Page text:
Suppose that a judge or magistrate is faced with rioters demanding that a culprit be found for a certain crime and threatening otherwise to take their own bloody revenge on a particular section of the community. The real culprit being unknown, the judge sees himself as able to prevent the bloodshed only by framing some innocent person and having him executed. Beside this example is placed another in which a pilot whose aeroplane is about to crash is deciding whether to steer from a more to a less inhabited area. To make the parallel as close as possible it may rather be supposed that he is the driver of a runaway tram which he can only steer from one narrow track on to another; five men are working on one track and one man on the other; anyone on the track he enters is bound to be killed. In the case of the riots the mob have five hostages, so that in both the exchange is supposed to be one man's life for the lives of five.
There are a few variations (ranging from pushing a villain in front of the trolley to stop it and having the one person be your own mother), but they are all based off this one.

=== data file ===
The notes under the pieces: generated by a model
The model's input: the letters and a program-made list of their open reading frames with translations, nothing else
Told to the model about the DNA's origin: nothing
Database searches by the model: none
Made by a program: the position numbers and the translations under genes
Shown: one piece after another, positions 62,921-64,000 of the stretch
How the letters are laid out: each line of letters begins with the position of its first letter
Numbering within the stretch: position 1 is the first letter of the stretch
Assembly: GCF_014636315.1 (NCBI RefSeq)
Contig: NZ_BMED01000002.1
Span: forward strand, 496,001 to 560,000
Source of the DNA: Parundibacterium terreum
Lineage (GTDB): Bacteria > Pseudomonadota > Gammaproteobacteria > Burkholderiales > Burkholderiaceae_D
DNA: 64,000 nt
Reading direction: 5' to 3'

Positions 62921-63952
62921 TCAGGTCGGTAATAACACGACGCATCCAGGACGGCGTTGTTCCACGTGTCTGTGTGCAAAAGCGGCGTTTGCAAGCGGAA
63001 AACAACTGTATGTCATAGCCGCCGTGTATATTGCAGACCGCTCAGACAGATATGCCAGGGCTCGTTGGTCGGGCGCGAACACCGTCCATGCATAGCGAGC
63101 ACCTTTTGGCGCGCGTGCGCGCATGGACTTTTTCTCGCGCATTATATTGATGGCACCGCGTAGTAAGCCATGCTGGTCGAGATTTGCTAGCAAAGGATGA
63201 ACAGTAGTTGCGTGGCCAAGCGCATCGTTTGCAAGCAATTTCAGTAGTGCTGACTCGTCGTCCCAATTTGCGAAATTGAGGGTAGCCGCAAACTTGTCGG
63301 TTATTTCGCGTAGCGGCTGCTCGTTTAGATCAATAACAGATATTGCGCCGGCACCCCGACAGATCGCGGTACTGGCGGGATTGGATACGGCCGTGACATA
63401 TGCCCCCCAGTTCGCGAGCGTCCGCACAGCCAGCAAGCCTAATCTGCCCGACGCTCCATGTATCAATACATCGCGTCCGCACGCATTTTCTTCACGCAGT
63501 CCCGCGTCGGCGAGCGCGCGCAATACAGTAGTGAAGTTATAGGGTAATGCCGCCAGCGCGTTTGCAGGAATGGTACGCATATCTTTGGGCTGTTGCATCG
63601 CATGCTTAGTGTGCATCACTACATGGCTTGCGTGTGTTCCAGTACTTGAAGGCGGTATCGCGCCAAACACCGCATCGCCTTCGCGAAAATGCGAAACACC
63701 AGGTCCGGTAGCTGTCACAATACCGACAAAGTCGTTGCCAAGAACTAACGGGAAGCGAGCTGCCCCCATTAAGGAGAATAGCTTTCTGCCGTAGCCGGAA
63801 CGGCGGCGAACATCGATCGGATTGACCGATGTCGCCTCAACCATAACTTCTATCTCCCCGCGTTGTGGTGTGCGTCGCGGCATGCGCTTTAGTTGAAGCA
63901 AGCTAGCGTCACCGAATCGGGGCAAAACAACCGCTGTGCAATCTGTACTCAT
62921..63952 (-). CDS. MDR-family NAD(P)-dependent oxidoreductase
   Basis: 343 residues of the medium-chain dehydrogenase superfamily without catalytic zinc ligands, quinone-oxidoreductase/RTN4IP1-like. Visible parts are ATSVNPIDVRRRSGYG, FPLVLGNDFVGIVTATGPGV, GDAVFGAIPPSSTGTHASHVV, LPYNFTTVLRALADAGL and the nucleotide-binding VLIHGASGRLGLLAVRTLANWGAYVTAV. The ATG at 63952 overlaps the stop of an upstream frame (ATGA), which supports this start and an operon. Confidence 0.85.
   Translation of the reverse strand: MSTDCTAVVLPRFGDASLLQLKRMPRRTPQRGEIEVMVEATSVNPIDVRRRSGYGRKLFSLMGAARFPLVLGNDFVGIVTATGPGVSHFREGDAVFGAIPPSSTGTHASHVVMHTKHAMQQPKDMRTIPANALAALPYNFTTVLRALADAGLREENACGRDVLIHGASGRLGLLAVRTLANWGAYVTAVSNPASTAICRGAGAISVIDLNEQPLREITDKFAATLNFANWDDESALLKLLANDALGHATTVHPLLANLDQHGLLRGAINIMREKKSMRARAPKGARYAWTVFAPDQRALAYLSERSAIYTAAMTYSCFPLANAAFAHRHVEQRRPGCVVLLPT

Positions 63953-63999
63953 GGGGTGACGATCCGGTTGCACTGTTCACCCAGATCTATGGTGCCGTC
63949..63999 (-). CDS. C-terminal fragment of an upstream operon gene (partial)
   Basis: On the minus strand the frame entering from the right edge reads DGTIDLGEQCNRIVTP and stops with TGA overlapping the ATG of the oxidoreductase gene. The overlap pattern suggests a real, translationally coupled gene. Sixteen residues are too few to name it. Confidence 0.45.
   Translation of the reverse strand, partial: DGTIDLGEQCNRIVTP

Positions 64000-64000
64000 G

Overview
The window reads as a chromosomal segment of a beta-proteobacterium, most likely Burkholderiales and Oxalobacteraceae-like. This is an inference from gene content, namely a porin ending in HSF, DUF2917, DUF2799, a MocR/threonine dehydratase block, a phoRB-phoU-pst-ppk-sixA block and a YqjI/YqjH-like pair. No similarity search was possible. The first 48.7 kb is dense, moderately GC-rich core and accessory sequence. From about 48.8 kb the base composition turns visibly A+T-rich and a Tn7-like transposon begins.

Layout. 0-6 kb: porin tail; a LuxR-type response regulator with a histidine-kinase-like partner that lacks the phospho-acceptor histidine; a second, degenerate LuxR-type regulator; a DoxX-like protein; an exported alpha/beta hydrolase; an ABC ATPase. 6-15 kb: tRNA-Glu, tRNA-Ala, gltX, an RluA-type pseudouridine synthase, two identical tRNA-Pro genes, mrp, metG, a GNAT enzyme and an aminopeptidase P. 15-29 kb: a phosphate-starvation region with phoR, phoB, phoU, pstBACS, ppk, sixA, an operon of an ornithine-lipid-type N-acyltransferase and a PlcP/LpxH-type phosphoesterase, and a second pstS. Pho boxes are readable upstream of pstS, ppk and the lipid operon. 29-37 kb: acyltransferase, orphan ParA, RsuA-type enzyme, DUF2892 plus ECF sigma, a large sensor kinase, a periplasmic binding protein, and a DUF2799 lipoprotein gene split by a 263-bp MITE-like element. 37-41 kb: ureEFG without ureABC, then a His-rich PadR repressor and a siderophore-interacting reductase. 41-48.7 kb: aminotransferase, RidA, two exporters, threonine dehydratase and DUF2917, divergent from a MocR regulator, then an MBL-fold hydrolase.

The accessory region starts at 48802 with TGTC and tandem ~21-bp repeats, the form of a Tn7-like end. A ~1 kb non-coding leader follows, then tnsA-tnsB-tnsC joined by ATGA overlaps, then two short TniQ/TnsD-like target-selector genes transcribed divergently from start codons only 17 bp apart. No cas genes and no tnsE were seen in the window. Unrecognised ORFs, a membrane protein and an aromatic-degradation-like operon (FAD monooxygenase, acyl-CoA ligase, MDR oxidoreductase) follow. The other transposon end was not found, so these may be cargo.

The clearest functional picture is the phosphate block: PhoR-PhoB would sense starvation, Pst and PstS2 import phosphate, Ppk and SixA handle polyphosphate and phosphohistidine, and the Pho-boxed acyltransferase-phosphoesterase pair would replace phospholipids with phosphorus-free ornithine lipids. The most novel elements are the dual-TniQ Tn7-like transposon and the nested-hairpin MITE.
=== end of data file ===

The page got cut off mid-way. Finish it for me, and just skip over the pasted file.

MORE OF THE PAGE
What makes this so interesting is that it is a dilemma in total. There is no right answer. Either you kill one person or you kill five people. Regardless, you kill someone.
So the question is, do you choose the lesser of two evils, or do you stand back and watch it happen. Someone said once, all that is needed for the world to end up in chaos (or evil, or something of the sort) is for good men to stand by and do nothing.
There is a movie called Unthinkable that deals with another dilemma called the ticking time bomb. In the thought experiment, a hypothetic terrorist has planted a bomb which will kill thousands of people and he has been captured. The question is, can he be tortured so that thousands of lives can be spared? I.e. can you commit evil to prevent greater evil?
In the movie,
the specialist interrogator eventually calls in the terrorist’s small children and threatens to torture them in order to get the location of the bomb. In the end, the FBI agent calls the torture off, even though the possibility of a last bomb is probable. Thus, she chooses to avoid committing an evil to prevent a greater evil.
In this moral dilemma, what would you do? No matter how many times I think about it, I don’t know how to solve the trolley problem, because I can’t sacrifice the one person. What is the right answer? Is there one?